Employment: In most states, employers are still allowed to discriminate based on sexual orientation and gender identity. The U.S. Equal Employment Opportunity Commission enforces federal laws that make it illegal to discriminate on the bases of race, color, religion, sex, pregnancy, national origin, age, disability or genetic information. Congresswoman Maloney is a strong supporter of the Employment Non Discrimination Act, which would add sexual orientation and gender identity to this list.
International Efforts: Congresswoman Maloney is not only a supporter of the American LGBT community, but the international LGBT population. Across the world, gay, lesbian, bi-sexual and transgender individuals are tormented, discriminated against, imprisoned, and in some cases executed every day. As a human rights advocate, the Congresswoman has openly criticized nations that hold such discriminatory and exclusive policies towards the LGBT community, and calls on each of them to change their intolerant laws.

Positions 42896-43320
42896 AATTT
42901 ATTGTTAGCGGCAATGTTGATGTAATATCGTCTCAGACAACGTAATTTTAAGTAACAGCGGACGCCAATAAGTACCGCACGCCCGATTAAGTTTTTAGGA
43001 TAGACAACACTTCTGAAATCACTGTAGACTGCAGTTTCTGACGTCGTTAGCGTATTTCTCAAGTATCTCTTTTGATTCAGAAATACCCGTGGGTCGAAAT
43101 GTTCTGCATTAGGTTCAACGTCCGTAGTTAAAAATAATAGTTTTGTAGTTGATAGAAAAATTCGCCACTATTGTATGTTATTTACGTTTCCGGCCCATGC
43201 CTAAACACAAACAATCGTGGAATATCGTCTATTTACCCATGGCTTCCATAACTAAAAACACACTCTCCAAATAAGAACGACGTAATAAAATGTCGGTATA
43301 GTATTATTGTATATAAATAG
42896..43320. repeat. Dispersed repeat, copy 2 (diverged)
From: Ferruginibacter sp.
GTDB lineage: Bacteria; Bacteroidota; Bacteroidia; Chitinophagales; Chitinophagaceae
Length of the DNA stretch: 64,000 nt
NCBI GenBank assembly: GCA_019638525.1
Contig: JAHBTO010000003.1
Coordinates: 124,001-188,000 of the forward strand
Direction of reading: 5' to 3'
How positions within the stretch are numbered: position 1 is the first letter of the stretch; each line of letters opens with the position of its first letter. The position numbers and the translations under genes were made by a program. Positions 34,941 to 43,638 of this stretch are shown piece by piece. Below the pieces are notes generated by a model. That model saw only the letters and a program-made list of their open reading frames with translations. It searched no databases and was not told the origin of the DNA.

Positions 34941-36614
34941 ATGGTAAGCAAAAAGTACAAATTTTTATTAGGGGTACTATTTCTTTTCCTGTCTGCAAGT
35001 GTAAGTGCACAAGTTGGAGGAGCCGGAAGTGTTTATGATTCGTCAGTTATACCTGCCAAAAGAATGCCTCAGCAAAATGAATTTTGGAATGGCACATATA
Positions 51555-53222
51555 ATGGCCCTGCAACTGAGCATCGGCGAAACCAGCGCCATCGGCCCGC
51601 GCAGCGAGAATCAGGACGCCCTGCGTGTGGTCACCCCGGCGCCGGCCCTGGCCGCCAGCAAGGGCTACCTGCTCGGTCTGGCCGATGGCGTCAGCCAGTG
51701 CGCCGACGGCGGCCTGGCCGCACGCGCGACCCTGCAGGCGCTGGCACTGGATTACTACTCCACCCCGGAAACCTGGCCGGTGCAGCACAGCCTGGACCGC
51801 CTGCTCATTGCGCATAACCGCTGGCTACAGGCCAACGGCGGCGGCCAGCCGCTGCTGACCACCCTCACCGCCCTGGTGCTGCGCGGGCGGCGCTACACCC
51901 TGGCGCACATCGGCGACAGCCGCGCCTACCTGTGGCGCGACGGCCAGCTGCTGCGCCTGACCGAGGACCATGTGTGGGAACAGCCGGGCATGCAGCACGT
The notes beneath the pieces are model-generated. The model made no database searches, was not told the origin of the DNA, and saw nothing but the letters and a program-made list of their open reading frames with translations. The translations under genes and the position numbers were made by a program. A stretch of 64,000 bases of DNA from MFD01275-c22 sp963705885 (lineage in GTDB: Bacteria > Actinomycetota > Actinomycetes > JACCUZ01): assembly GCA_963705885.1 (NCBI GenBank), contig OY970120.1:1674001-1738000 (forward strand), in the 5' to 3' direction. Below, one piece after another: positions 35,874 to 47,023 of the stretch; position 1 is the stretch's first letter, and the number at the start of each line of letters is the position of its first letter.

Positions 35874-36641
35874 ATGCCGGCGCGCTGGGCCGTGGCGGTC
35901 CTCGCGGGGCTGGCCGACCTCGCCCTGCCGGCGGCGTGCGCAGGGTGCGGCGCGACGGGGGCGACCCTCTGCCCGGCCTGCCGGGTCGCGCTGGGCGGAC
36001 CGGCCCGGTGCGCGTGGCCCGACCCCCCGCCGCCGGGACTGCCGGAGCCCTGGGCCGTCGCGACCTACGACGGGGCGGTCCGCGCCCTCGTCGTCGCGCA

- Family and Medical Leave Inclusion Act: Starting in 2003 Congresswoman Maloney sponsored the Family and Medical Leave Inclusion Act. This bill would provide couples in domestic partnerships, civil unions and same-sex marriages with all the benefits offered currently by the federal Family and Medical Leave Act (FMLA). These essential protections were extended to federal employees and their same-sex domestic partners through an executive order issued by President Obama in 2010. The landmark Obergefell v. Hodges decision legalizing same-sex marriage in all 50 states now ensures that all married couples are afforded the same rights and access to benefits that have been denied same-sex couples for far too long, but Congresswoman Maloney is committed to making sure that all families can access basic FMLA leave.